St Brendan's Cathedral, Loughrea

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St Brendan's Cathedral
LoughreaCathedral.jpg
Coordinates: 53°11′49″N 8°34′00″W / 53.1970°N 8.5666°W / 53.1970; -8.5666
LocationLoughrea, County Galway
CountryIreland
DenominationRoman Catholic
History
Consecrated1902
Architecture
StyleGothic Revival
Groundbreaking10 October 1897
Completed1902
Administration
ArchdioceseTuam
DioceseClonfert
ProvinceTuam

The Cathedral of St. Brendan, Loughrea, is the cathedral church of the Roman Catholic Diocese of Clonfert. Though designed in neo-gothic style, it arguably houses the most extensive collection of arts and crafts and Celtic Revival artifacts of any single building in Ireland. Its most noteworthy feature is the extensive collection of stained glass windows by the Dublin-based An Túr Gloine studio. There are also twenty-four embroidered banners, mostly depicting Irish saints as well as vestments by the Dun Emer Guild. Sculptors represented are John Hughes (sculptor) and Michael Shortall, and the architect William Alphonsus Scott also contributed designs for metalwork and woodwork.[1] The foundation stone was laid on 10 October 1897 and the structure was completed in 1902; most of the interior features date from the first decade on the twentieth century with the exception of the stained glass windows which continued to be commissioned up until the 1950s.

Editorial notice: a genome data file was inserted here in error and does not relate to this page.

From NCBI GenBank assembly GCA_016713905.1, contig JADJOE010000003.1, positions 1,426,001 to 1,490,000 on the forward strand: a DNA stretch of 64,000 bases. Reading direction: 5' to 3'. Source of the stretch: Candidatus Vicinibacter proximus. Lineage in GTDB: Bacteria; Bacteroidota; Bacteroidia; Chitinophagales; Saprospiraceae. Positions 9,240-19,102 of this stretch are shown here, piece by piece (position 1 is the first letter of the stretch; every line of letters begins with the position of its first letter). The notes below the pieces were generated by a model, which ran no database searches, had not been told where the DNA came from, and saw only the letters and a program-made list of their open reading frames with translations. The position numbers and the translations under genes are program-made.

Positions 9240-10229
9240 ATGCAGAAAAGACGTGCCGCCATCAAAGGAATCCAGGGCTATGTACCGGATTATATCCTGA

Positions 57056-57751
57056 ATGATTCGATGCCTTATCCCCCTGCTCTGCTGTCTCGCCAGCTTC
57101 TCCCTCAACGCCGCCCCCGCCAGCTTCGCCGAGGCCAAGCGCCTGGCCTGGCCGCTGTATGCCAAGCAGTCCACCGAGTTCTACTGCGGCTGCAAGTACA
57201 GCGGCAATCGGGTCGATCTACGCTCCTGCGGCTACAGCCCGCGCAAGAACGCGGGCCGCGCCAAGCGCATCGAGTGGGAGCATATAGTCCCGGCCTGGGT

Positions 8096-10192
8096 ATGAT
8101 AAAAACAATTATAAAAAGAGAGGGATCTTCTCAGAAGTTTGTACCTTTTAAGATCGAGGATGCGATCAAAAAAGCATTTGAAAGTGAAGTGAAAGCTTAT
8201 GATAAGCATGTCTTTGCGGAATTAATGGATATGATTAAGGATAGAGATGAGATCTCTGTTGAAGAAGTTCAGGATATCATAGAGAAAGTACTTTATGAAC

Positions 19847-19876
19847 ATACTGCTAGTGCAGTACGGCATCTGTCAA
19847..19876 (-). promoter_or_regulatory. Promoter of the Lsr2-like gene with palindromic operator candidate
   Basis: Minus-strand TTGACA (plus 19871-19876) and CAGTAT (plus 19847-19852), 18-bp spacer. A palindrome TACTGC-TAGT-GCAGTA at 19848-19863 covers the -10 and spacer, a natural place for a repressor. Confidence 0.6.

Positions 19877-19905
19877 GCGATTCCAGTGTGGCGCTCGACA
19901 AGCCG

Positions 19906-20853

The origins of An Túr Gloine and that of the cathedral's decorative scheme are inextricably connected. Among the studio's very first orders were three apse windows, in 1903, for the new cathedral and virtually all of the studio's artists such as Michael Healy (artist), Alfred E. Child, Sarah Purser, Beatrice Elvery, Ethel Rhind, Hubert McGoldrick, Catherine Amelia O'Brien and Evie Hone are represented.[2] There are ten windows by Michael Healy, including the very first one he both designed and executed, St Simeon, and also one of his undisputed finest, The Last Judgement completed in 1940, a year before he died.[3]

References[edit]

  1. ^ Sheehy, Jeanne. The Rediscovery of Ireland's Past: the Celtic Revival, 1830–1930, Thames and Hudson Limited, London, 1980, pp. 155-158
  2. ^ Caron, Thomas David. An Túr Gloine Stained Glass Windows and Mosaic Stations of the Cross in St Brendan's Cathedral, Loughrea, County Galway unpublished BSc thesis, National College of Art and Design, 1982
  3. ^ Caron, Thomas David. An Túr Gloine and Michael Healy (1873 –1941) unpublished PhD thesis, Trinity College Dublin, 1991

External links[edit]